JS: I toggle back and forth, but as time goes on I’ve found myself listening to less and less music while running. Part of that is tied to my growing interest in field recording and ambient music. I try to focus on the sound of my feet, breath, birds, cars, etc. It’s absolutely a mindfulness practice. I’ve been trying to hit record on my phone when I’m running solo or in a group. Eventually I’d like to create a longform track specifically designed for a run incorporating some of those sounds.
As a music obsessive, I’ve also come to value my time not listening to it. That being said, if I’m feeling unmotivated to run, having the right album or playlist to turn to helps a lot. I also love hearing a record for the first time while running—feel like I can do some deep listening and get to know it in a more intentional way.
Photo: Alex Kocher
HL: What kind of music do you listen to?
JS: If I have music on it’s generally mid- to uptempo. I like to revisit a lot of the punk and hardcore from my youth or try out newer bands in that world that I haven’t had time for. Also plenty of soul, funk, and psych.
HL: Do you listen to podcasts while running?
JS: I hadn’t thought of podcasts for running until a friend recommended it. I have a feeling it might not be for me but I'm willing to give it a go. Usually I reserve my podcast listening for long drives. I have been spending a lot of time with the Beyond Running Podcast—phenomenal conversations about all facets of running put on by Aire Libre.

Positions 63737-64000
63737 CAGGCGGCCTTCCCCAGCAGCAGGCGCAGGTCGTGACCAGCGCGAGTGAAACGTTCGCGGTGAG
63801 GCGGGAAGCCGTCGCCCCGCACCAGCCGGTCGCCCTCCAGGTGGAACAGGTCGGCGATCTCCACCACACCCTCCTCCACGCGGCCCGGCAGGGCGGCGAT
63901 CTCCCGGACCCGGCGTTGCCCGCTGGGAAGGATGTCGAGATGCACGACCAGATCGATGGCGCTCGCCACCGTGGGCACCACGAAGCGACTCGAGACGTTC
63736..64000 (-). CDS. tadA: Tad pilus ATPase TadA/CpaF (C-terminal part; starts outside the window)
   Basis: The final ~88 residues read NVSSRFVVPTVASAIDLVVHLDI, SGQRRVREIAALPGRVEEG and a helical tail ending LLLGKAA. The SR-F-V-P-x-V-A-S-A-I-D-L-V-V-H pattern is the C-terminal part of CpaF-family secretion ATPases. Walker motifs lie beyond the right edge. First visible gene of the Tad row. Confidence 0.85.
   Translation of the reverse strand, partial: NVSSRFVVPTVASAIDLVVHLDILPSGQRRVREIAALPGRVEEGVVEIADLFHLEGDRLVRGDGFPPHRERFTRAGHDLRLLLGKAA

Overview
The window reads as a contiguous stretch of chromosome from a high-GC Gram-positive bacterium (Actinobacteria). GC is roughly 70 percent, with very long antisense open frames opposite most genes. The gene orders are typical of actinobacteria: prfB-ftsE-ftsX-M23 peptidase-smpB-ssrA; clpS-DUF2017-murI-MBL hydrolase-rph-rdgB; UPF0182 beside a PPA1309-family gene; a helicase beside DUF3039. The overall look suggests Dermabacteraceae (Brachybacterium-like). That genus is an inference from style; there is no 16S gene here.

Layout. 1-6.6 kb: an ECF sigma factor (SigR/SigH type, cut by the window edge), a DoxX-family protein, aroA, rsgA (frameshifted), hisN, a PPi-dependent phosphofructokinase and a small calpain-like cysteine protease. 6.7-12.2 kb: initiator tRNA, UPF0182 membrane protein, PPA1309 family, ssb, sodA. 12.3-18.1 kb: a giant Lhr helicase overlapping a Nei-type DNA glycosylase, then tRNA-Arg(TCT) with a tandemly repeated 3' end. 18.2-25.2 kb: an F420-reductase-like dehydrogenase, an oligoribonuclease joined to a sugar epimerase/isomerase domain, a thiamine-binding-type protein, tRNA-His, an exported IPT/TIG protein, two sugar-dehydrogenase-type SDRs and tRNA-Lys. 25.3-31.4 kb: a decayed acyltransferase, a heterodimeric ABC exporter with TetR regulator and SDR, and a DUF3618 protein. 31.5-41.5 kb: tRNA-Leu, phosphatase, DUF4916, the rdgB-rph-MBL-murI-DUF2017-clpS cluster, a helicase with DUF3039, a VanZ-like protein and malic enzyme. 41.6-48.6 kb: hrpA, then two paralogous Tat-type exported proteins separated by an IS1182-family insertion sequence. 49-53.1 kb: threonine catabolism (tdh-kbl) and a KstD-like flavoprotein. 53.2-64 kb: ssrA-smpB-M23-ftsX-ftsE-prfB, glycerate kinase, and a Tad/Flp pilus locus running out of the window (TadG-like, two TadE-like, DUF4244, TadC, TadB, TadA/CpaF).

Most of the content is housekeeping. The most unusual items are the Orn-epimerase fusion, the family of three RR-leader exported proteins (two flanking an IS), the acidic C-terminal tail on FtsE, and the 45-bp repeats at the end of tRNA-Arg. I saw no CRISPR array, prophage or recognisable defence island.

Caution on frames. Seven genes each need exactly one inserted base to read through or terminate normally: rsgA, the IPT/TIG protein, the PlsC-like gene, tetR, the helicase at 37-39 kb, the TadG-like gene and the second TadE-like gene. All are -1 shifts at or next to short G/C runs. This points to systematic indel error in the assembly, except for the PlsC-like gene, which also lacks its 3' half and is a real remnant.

HL: What is your experience in terms of creativity when you run high?
JS: In general, I’ve always felt that I’m able to loosen up and get into a flow state with writing music after I’ve run or moved my body in some way for an extended period of time. Apparently Bob Marley would smoke an enormous joint, play soccer and THEN start working on music. Makes a lot of sense to me. If I’m listening to instrumental music, I also find myself coming up with new melodies or phrases/lyrics on top of what I’m hearing that can often be the basis for a new song of mine.
Photo: Alex Kocher
HL: How much does running high contribute to your musical process?
JS: I don’t think running high has a huge impact on how I write with regards to process or the order of events. The biggest question is whether or not I pick up a guitar on any given day. However, it is absolutely a tool I use to get me closer to that flow state. I think it just kind of opens a door. Whether or not I step through it is on me.
HL: Would you say that your music is a product of running high?
JS: No. I’d say it’s more a product of experience, time, developing a sense of self and others, and community. I have learned a lot about myself through running, high or otherwise.
Listen on Spotify
The right music can make all the difference when getting motivated to run. This hour-long playlist is designed to mimic a warm up (stretching, light jog, finding your stride), picking up your tempo and/or tackling a hill climb, entering that flow state, and then cooling down as you near the end of your run. I hope you discover something you dig. Now get running!
Jeffrey Silverstein is a musician, writer, and teacher based in Portland, Oregon. Silverstein is the host of Felt Time, a bi-weekly show (7-9 pm PST) on Dune Buggy Radio and publishes a monthly newsletter, Door At The Top Of Your Head: Musings on music, writing, education and mindfulness. His songwriting has been described as cosmic country with a gentle sweetness that conjures vistas both inward and out, with coruscating textures and carefully layered soundscapes. He also enjoys consuming cannabis and running high. Photo: Shade Standard